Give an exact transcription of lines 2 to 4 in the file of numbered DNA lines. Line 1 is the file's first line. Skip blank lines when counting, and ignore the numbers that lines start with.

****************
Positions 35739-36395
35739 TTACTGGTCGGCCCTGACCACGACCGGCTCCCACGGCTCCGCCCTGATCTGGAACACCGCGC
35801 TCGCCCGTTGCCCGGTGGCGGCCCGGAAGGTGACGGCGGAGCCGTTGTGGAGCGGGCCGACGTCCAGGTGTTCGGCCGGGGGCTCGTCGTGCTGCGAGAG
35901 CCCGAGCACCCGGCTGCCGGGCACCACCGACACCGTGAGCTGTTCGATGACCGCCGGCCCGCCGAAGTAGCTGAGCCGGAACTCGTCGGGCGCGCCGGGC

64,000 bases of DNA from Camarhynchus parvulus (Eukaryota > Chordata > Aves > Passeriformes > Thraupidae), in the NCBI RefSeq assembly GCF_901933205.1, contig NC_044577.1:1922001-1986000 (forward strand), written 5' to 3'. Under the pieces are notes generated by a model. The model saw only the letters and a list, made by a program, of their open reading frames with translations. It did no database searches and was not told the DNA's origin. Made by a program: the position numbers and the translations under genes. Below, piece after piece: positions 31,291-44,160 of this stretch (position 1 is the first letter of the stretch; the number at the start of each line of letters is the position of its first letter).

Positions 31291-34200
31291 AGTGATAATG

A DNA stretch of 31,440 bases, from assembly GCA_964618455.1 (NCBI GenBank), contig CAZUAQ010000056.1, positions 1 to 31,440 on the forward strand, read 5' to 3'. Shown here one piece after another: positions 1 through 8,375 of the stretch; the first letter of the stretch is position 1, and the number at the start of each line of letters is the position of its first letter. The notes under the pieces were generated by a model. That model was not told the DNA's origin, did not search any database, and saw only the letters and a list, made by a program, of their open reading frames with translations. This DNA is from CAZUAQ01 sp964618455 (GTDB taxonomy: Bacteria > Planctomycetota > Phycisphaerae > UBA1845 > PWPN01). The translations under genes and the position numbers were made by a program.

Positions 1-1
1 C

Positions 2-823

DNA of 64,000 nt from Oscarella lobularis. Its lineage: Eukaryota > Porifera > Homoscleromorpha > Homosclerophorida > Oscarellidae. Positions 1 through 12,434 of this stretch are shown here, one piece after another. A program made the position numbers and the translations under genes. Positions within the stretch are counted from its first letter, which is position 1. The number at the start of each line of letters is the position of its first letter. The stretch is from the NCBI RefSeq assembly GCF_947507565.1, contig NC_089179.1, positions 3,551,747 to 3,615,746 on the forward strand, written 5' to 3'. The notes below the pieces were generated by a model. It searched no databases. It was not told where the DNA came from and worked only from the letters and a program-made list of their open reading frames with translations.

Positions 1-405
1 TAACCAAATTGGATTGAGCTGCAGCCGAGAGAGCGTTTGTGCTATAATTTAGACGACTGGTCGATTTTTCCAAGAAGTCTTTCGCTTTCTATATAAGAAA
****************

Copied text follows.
35739 TTACTGGTCGGCCCTGACCACGACCGGCTCCCACGGCTCCGCCCTGATCTGGAACACCGCGC
35801 TCGCCCGTTGCCCGGTGGCGGCCCGGAAGGTGACGGCGGAGCCGTTGTGGAGCGGGCCGACGTCCAGGTGTTCGGCCGGGGGCTCGTCGTGCTGCGAGAG
35901 CCCGAGCACCCGGCTGCCGGGCACCACCGACACCGTGAGCTGTTCGATGACCGCCGGCCCGCCGAAGTAGCTGAGCCGGAACTCGTCGGGCGCGCCGGGC